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Investors eye Samsung's cash pile at rare strategy briefing

A journalist walks at the Samsung booth during a media preview day at the IFA consumer electronics fair in Berlin, September 5, 2013. REUTER
A journalist walks at the Samsung booth during a media preview day at the IFA consumer electronics fair in Berlin, September 5, 2013. REUTER

By Miyoung Kim

SEOUL (Reuters) - Investors are likely to press Samsung Electronics Co on dividends and plans to sustain growth as the world's biggest smartphone maker holds its first analysts' briefing in eight years on Wednesday.

Record-high profits have left Samsung sitting on a $50 billion cash pile, equivalent to more than a fifth of its market capitalization, but its shares trade at a deep discount to peers largely because of its investor-unfriendly returns.

Samsung's lack of transparency through the years has left shareholders with few expectations that the South Korean company will shed light on its plans. But some analysts and investors say they hope Wednesday's public relations event will prove them wrong.

"There are a few hopes that they will talk about shareholder returns, but expectations are not high here," said Mark Newman, an analyst at sell-side research firm Sanford Bernstein.

"If they make any commitment to increase dividends or re-initiate share buybacks, it would be taken very positively by the market. This would have the greatest impact, but hopes are low."

Samsung trades at seven times projected earnings, while its rival, Apple Inc, trades at a premium of 12. Samsung shares have fallen 2 percent over the past six months, while Apple has gained 17 percent during the same period.

Samsung's profits have risen to record highs in six of the past seven quarters, but its shareholder returns have steadily fallen to the lowest level in at least five years. It gave shareholders just 5.1 percent of its profit last year in dividends compared to a 15.8 percent payout in 2007 when it last bought back shares in the market.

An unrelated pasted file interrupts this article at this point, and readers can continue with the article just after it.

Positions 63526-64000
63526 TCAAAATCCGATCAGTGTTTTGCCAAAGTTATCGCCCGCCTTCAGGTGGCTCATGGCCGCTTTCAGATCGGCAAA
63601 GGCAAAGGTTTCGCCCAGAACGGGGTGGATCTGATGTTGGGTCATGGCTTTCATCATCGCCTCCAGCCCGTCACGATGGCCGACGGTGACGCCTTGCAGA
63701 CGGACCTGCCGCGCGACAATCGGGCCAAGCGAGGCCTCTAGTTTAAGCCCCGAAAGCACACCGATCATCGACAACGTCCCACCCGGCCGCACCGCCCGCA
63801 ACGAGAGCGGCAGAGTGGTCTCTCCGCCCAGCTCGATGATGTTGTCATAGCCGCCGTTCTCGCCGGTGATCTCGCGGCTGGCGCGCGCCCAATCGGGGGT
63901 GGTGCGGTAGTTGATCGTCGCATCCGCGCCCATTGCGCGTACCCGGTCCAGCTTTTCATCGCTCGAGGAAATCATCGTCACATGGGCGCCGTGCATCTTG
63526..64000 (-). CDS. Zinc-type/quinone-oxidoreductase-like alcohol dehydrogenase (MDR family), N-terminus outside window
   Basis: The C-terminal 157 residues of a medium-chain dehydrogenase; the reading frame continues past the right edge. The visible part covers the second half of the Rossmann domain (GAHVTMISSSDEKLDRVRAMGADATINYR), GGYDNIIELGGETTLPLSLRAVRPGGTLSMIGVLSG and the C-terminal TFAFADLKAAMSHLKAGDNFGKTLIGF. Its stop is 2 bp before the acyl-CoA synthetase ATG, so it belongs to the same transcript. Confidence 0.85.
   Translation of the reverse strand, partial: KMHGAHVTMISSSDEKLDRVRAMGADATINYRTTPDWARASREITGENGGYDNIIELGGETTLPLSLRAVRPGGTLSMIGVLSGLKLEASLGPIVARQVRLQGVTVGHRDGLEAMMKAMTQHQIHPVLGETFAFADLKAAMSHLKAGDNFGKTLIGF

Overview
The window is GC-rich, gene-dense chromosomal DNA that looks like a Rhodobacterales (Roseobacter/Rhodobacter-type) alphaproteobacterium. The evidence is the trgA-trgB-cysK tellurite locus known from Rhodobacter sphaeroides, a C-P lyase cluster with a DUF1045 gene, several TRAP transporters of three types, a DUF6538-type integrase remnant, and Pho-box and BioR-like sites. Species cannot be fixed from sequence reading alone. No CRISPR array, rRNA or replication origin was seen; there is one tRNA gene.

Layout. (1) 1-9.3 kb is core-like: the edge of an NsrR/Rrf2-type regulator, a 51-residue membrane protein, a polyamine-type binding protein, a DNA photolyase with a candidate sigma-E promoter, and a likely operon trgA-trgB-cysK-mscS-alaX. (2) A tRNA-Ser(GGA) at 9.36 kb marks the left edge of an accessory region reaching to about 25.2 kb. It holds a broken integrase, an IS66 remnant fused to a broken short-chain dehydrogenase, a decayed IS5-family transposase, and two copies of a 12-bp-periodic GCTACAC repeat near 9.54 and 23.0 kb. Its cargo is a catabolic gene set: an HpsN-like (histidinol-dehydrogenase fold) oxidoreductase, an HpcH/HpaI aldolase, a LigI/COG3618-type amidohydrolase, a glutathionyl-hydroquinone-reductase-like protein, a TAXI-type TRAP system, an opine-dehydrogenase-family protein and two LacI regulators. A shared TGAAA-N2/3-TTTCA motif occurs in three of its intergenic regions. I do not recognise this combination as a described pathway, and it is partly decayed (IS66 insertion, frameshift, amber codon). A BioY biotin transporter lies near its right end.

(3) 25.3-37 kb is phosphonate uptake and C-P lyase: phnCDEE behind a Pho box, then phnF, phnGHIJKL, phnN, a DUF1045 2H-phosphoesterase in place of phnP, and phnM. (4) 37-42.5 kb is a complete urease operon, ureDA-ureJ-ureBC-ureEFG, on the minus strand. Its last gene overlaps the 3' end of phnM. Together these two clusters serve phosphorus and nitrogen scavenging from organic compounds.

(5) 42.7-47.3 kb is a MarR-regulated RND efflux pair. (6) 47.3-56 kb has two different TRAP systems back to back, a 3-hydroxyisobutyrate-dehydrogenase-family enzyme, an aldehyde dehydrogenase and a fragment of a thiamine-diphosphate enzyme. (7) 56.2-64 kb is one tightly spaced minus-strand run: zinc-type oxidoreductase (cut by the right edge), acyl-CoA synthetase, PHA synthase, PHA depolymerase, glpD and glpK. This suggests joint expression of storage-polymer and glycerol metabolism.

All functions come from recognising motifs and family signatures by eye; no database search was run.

Foreigners own half of the shares of the company, but its shareholder return policy and the fact that it doesn't have shares listed in foreign markets, have contributed to the stock trading at a deep discount.

Samsung says it will continue to consider various factors such as business risks and financial position when reviewing its return policy for shareholders.

Expectations are low for any announcement, however, at the meeting, which will be attended by 350 investors and analysts. Many others will listen in through a live webcast.

"This event is more likely a show of engagement from their part with investors, a reminder of the competitive position of their core businesses and their prospects," said J.R. Baik, fund manager at Korea Investment Management, which owns Samsung shares.

SHAREHOLDER PRESSURE

Samsung's briefing comes at a time when its main competitor is also facing shareholder pressure. Activist shareholder and billionaire investor Carl Icahn is pushing Apple to return more of its $146.8 billion cash hoard, even after the iPhone maker earlier this year agreed to spend $100 billion through 2015 on share buybacks and dividends.

Samsung's one-day event, held at its subsidiary, the Shilla hotel, will be hosted by seven top executives, including the three co-chief executives and the chief financial officer.

Each executive from Samsung's key business units, including mobile chief J.K. Shin, will have around 50 minutes to present corporate objectives and strategic priorities, Samsung said.

Wild forecasts about Samsung's handset sales in early June led to massive downgrades that wiped out nearly $20 billion worth of its market value in a week, and tapering growth in the mobile business is set to slow its overall earnings next year. Samsung earns two-thirds of its profit from mobile business.

"The company will focus on showing off their growth prospects and diversity of their businesses as investors have become too focused on handset margins without considering all the other strong businesses," said Sanford Bernstein's Newman.

Samsung shares are a proxy for the global technology industry as its core businesses cover almost everything from semiconductors to home appliances, televisions, computers and mobile devices.

($1 = 1,060.75 Korean won)

(Editing by Miral Fahmy)

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